Research on Acupuncture by Condition
The research papers linked here represent some of the quality research coming from around the world looking at how effective acupuncture can be for various conditions. There are many limitations and difficulties studying acupuncture using the gold standard of research, the randomized controlled trial (RCT), but innovation is coming all the time. The conclusion of many research papers on acupuncture include a call for more well designed studies to be conducted. Given the difficulty conceiving and conducting a well designed study this is no small ask! Below you will find not a complete list of treatable conditions but a resource of clinical studies showing the effects of acupuncture for specific conditions.
Please do look at the research, but ultimately we recommend talking to a trusted practitioner to see if acupuncture could be helpful for you.
Knee Pain/Hip Pain/Osteoarthritis
Effectiveness of acupuncture as adjunctive therapy in osteoarthritis of the knee: a randomized, controlled trial.
Acupuncture in patients with osteoarthritis of the knee or hip: a randomized, controlled trial with an additional nonrandomized arm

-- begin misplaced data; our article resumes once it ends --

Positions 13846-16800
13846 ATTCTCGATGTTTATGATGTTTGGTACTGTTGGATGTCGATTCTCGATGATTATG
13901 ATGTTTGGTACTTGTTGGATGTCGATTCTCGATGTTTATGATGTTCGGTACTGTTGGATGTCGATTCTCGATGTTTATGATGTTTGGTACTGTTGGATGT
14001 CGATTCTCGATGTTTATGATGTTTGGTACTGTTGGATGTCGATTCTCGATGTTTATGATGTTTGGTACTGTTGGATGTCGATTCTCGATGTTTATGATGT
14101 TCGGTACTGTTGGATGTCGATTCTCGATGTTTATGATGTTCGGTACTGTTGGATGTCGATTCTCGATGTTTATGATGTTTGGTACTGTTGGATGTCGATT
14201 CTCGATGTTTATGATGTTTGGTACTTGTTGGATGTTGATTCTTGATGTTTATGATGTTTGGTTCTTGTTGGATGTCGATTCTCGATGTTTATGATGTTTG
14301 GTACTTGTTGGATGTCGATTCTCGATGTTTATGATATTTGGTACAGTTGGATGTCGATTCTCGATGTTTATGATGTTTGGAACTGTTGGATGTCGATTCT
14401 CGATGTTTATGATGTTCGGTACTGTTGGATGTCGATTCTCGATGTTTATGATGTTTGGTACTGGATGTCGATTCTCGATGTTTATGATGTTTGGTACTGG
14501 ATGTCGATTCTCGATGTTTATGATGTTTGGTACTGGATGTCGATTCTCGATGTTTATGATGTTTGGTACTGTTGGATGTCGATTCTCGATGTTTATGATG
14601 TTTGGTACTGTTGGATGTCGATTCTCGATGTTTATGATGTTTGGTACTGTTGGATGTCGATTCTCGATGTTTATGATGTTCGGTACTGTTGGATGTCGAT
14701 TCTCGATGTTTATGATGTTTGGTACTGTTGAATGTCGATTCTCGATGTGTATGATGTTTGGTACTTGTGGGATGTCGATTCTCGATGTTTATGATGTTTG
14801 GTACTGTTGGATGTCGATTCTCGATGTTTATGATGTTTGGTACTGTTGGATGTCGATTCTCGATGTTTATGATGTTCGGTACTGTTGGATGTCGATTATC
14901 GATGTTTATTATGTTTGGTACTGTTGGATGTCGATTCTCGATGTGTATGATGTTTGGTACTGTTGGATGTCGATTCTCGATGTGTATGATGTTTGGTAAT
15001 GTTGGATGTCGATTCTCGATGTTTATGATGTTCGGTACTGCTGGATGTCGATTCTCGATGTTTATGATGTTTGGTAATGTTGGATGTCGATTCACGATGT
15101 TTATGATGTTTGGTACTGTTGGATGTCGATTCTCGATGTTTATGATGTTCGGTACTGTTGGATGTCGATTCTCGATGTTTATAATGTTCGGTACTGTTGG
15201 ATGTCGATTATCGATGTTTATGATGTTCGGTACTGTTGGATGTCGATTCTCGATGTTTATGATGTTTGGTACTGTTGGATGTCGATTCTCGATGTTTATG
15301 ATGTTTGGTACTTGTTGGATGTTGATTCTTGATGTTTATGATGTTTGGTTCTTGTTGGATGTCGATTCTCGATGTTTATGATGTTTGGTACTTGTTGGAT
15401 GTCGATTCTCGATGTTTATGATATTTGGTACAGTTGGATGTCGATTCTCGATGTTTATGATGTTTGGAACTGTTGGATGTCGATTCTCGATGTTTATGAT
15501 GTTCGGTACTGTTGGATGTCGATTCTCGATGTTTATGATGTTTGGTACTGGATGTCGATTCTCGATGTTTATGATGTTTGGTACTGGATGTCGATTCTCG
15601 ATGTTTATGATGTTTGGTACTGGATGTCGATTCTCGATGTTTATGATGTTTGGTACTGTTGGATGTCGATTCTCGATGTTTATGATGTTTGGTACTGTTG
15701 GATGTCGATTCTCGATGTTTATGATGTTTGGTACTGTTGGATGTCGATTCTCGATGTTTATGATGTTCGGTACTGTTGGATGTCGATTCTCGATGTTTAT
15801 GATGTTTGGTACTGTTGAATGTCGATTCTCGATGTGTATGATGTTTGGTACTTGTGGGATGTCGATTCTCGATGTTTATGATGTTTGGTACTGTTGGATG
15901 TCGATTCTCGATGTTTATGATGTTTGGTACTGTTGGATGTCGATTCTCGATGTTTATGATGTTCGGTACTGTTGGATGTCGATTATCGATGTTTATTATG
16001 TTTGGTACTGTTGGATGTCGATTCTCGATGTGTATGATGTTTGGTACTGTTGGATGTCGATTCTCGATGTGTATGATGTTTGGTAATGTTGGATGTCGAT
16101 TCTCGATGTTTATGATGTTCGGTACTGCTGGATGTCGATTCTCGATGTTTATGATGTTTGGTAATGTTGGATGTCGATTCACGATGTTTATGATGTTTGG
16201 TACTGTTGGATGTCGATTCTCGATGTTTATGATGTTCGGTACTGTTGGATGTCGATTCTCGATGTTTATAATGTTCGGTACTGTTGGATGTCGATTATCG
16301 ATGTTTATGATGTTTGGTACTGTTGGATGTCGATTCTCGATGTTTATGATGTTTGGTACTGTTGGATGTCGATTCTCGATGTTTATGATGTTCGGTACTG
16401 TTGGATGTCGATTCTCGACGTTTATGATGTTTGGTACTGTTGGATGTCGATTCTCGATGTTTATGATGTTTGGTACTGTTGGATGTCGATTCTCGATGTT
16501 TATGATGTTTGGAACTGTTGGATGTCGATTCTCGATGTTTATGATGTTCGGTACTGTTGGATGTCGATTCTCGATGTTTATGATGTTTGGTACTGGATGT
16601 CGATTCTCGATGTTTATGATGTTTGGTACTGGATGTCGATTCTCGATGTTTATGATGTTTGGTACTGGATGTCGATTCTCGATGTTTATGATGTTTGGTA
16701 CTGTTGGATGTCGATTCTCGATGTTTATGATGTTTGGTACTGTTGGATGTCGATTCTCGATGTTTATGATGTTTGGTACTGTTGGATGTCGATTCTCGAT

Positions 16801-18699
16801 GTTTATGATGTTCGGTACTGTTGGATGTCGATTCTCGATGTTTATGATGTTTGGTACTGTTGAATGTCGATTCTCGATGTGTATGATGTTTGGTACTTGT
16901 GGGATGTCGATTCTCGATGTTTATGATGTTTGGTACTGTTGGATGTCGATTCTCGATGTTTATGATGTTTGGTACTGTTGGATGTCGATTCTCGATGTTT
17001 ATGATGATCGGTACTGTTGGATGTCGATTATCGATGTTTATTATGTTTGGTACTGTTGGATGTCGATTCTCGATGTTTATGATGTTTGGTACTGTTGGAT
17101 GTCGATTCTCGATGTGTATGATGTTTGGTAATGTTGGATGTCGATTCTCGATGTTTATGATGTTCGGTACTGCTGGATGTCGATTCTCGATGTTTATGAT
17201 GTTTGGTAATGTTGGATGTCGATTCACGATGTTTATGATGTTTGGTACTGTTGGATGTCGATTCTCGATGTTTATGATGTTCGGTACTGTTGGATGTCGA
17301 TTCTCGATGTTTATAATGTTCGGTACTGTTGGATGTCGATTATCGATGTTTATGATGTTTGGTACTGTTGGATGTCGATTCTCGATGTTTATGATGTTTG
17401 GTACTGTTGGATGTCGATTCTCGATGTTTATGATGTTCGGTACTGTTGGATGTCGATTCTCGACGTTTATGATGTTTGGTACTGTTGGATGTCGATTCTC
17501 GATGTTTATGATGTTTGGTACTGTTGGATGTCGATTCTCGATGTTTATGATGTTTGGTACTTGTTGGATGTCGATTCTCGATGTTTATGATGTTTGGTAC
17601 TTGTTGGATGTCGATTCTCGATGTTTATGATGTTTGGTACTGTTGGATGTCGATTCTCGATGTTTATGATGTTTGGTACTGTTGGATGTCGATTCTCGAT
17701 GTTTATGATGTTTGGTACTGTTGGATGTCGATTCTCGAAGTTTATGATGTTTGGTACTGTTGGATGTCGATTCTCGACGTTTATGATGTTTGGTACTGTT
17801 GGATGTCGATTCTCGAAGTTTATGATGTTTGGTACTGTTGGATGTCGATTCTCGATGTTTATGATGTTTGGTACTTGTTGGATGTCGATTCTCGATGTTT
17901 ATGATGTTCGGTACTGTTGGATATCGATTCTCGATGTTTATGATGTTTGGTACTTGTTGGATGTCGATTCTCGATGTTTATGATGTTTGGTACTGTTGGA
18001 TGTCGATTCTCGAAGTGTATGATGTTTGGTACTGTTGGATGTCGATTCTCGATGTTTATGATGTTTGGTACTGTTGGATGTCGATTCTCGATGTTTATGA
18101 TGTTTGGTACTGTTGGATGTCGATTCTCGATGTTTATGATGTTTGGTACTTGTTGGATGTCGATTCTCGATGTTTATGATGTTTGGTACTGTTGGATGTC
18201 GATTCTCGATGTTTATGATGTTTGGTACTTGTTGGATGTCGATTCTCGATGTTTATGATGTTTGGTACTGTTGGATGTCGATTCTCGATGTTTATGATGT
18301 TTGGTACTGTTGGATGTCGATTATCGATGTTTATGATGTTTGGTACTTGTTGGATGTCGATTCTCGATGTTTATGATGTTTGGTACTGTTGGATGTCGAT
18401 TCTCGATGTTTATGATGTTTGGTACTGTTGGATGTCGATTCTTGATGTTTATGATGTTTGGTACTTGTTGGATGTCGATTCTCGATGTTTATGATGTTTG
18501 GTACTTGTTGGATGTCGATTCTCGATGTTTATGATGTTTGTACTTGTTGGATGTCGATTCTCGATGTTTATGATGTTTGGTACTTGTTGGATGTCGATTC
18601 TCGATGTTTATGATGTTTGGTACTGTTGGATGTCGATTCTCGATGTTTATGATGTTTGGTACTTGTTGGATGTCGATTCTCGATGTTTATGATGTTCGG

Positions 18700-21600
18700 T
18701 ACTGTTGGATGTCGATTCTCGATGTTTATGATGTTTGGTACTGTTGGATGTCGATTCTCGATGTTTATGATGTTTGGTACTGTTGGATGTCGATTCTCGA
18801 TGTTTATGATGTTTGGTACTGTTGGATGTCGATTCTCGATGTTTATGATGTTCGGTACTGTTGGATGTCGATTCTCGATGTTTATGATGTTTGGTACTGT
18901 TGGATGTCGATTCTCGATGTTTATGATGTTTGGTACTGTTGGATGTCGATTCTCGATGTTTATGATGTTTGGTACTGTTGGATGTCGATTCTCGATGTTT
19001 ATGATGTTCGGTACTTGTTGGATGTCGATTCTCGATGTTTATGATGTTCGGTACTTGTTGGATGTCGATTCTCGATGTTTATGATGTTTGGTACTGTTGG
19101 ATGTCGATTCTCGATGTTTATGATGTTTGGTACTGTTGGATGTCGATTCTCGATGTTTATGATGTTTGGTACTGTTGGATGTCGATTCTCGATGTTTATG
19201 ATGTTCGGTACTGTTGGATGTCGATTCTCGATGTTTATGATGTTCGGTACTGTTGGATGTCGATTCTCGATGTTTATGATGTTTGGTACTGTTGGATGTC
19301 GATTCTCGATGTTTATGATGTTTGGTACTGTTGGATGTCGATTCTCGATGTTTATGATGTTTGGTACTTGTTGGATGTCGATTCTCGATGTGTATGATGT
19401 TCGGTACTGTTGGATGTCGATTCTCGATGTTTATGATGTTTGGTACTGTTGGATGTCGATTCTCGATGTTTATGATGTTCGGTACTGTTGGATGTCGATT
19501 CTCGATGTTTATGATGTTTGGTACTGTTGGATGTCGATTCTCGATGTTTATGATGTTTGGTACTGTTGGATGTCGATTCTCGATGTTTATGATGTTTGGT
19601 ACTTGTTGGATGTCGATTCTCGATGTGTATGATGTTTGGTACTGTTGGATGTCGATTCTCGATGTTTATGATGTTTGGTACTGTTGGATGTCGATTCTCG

Acupuncture versus placebo for the treatment of chronic mechanical neck pain: a randomized, controlled trial
Role of Acupuncture in the Treatment or Prevention of Migraine, Tension-Type Headache, or Chronic Headache Disorders
Low Back Pain
Randomized controlled trial of a short course of traditional acupuncture compared with usual care for persistent non-specific low back pain
German Acupuncture Trials (GERAC) for chronic low back pain: randomized, multi-center, blinded, parallel-group trial with 3 groups.
Irritable Bowel Syndrome (IBS)
Symptoms of Menopause
Management of Menopause Symptoms with Acupuncture: An Umbrella Systematic Review and Meta-Analysis
Acupuncture to Reduce Sleep Disturbances in Perimenopausal and Postmenopausal Women: A Systematic Review and Meta-analysis
Effects of acupuncture on menopause-related symptoms and quality of life in women in natural menopause: a meta-analysis of randomized controlled trials